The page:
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In an attempt to unite its feuding allies in Yemen, the Saudis brokered an agreement between the internationally recognized government of President Abd-Rabbu Mansour Hadi, who was forced to flee Sanaa in January 2015, and the United Arab Emirates-backed southern separatists of the Southern Transitional Council (STC), which has controlled the port city of Aden since January 2018.
The agreement signed in the Saudi capital Riyadh on 5 November stipulated the formation of a new cabinet of 24 ministers, with 50 percent of the portfolios held by STC and other southern movements, the inclusion of STC negations to end the war, the placement of all military forces under the Defence Ministry and the security forces under the Interior Ministry, and the return of forces deployed after August 2019 to their original positions. According to the agreement, all Yemeni forces are to leave Aden province within 30 days, after which Saudi forces will be in charge of security there.
The signing of the agreement was attended by the Saudi Crown Prince Mohammed bin Salman and the UAE Crown Prince Mohammed bin Zayed, signifying the importance of the issue for the two countries heavily involved in the conflict.
The failure of the two parties to stick to 5 December 2019 as the deadline to form the power-sharing administration and withdraw forces from Aden was not a surprise to most Yemenis, who have become used to such broken promises.
“The Riyadh Agreement erected a whole set of deadlines that, for starters, rely on very different Yemeni parties being wholly sincere in wanting and being able to share power in Aden,” Neil Patrick, a London-based Middle East analyst, told AFP.
“It’s hugely ambitious just to hope to get a power-sharing deal to meaningfully hold up in Aden,” he continued. “But to see this as a basis for the sharing of power throughout the south and for then taking on the Houthis in the north is possibly not even that serious.”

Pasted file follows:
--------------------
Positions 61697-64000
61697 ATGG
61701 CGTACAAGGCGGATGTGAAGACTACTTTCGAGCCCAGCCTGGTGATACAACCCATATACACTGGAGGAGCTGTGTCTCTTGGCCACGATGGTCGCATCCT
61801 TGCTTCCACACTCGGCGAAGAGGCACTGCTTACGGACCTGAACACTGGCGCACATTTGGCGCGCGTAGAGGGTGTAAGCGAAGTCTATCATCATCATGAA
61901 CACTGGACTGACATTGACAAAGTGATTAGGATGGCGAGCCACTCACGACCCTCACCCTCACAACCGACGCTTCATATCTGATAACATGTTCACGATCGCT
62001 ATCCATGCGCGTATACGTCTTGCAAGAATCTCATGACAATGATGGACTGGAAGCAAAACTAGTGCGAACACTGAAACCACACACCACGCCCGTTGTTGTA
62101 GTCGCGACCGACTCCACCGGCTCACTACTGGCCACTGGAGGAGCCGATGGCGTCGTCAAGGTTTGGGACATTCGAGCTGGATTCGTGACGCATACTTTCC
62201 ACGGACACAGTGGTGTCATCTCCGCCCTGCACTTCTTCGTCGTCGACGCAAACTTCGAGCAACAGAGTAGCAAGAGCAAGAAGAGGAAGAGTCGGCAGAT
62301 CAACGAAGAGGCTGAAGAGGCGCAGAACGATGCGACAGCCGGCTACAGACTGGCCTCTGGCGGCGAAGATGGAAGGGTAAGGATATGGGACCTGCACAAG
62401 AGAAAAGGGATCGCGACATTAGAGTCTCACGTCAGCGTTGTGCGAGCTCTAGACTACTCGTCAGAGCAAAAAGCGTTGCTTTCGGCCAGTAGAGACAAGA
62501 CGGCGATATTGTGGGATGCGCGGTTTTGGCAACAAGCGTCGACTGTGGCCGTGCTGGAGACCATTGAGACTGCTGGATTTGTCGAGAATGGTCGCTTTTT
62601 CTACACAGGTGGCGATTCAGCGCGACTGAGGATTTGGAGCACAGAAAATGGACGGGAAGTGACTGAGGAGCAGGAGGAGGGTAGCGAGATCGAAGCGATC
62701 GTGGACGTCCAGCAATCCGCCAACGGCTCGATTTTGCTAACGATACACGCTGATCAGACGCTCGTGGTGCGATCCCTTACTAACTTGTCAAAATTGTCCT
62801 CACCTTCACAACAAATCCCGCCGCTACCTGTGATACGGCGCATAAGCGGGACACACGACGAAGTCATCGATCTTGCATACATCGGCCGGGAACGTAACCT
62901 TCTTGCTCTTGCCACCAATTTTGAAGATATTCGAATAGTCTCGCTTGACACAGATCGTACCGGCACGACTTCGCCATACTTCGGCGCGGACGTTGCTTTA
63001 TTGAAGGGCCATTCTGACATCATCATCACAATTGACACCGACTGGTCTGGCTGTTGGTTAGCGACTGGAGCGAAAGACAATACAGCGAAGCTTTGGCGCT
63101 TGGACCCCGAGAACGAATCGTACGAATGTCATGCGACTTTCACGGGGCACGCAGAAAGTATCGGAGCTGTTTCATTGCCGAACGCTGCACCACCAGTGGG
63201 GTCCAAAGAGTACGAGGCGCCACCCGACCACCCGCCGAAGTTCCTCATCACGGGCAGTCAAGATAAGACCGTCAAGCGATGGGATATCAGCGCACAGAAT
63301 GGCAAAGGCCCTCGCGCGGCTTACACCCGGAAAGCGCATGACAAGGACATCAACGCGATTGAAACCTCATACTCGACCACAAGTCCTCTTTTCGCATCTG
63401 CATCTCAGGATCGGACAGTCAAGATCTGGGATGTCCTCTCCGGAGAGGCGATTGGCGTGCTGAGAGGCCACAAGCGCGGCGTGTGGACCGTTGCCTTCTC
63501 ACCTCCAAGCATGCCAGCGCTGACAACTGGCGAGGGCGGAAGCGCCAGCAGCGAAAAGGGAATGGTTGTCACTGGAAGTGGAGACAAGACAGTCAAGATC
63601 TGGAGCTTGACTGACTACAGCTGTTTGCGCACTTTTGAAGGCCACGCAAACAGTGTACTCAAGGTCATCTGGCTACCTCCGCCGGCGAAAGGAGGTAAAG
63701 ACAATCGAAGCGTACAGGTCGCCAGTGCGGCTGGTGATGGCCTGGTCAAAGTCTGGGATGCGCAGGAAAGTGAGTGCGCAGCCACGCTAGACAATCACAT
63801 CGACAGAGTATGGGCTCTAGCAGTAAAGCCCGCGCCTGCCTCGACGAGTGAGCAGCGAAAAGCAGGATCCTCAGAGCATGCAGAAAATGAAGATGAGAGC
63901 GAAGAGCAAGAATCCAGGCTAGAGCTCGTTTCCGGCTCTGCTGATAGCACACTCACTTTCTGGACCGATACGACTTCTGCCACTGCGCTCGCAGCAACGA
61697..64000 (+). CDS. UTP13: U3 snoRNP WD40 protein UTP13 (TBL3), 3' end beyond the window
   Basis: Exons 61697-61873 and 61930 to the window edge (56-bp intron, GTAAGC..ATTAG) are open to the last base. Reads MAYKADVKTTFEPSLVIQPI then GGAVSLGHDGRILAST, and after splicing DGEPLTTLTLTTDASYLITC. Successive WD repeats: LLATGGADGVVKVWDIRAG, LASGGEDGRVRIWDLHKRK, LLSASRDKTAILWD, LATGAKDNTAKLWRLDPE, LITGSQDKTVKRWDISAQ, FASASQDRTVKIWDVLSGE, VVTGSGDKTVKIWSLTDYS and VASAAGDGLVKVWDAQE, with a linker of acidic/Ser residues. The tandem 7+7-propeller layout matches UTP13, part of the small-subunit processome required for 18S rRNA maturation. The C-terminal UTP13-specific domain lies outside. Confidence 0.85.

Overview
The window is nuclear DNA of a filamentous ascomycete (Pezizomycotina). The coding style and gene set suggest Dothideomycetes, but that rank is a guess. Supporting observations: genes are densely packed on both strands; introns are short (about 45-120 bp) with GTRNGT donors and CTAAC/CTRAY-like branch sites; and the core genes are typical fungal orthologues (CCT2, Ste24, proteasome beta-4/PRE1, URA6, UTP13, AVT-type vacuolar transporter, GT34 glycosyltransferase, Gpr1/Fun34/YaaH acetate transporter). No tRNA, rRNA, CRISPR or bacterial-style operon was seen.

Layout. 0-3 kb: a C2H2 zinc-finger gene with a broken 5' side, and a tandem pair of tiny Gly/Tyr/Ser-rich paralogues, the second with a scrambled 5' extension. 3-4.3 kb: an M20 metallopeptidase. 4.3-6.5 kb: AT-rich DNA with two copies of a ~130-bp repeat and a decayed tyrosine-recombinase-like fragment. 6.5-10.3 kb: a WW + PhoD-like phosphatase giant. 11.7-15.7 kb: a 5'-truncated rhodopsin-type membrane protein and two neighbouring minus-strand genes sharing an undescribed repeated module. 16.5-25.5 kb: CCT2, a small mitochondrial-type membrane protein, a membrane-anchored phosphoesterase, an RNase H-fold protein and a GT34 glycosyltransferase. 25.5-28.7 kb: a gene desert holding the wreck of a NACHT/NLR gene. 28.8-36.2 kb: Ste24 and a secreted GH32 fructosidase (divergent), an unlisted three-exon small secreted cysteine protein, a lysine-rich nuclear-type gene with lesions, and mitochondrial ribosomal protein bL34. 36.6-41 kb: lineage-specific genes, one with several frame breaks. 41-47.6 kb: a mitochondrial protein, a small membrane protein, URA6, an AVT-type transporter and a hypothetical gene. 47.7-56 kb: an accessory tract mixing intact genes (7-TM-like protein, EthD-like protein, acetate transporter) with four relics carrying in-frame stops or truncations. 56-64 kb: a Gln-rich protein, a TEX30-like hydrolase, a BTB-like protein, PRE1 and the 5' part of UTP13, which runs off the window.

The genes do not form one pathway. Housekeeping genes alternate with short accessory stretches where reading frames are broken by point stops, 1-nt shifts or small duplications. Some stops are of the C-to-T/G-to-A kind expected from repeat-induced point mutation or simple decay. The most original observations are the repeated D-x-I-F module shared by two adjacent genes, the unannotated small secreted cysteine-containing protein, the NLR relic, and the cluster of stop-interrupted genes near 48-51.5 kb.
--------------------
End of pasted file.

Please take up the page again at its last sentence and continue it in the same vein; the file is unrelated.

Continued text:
Meanwhile, it is becoming apparent that the Saudis are excessively burdened by the war in Yemen, especially in the aftermath of the devastating drone attack on major Saudi oil facilities in September. The Houthis claimed the attack, but most commentators believe Iran actually carried it out.
The UAE, for its part, although it is still strongly supporting the STC (Southern Transitional Council) in Aden, had already decided to gradually withdrew its troops. The last Emirati troops are said to have left Yemen in July 2019, leaving Saudi Arabia with limited choices to continue the war.
The Saudis are now clearly considering other ways forward. Saudi Foreign Minister Adel al-Jubeir said in a press conference in early December that all Yemenis, including the Houthis, could have a role in the future of the country, and added that there could be a settlement, which would precede a solution to the ongoing conflict. “There is a possibility to calm down the situation that will be followed by a settlement in Yemen,” he said.
Even before that, the Saudis were not discreet about their indirect contact with Houthis in Oman, which has, unlike the other Gulf states, taken a neutral position regarding the conflict and is believed to be mediating overt and covert talks between the warring parties.
According to the Omani Minister of Foreign Affairs Yousuf bin Alawi, “Regarding the situation in Yemen, all parties agree that it is time to resolve this conflict and end violence and destruction. There is a real opportunity to work on confidence-building measures through settling differences and thinking of the common interest.”
In September, Foreign Policy magazine noted that the Houthis and Saudis have made unusually positive public signals indicating interest in de-escalation, and they have reportedly reopened back-channel discussions. The magazine suggested that a United Nations-brokered cease-fire agreement between Yemeni antagonists, including the Houthis, the Yemeni government, and Emirati-backed southern separatists, among others, could pave the way to end the war.
The pro-Saudi Yemeni commentator Mohamed Ali al-Saggaf went a step further, arguing that Saudi Arabia has maintained excellent historical relations with Yemen’s Zaidis, the Houthis’ religious and social incubator and that it is possible to disengage the Houthis from Iran. “The Houthis, unlike Hezbollah of Lebanon, are only a minority in Yemen and their relations with Iran are relatively recent,” he said.
However, Abdelnasir al-Mawde, a prominent Yemeni writer, argued that it is extremely difficult, if not impossible, to get the Houthis to agree to a power-sharing arrangement. They are less likely to accept a deal because of their ideological support for the sectarian rule, which leaves no room for co-existence with other political actors./vc_column_text]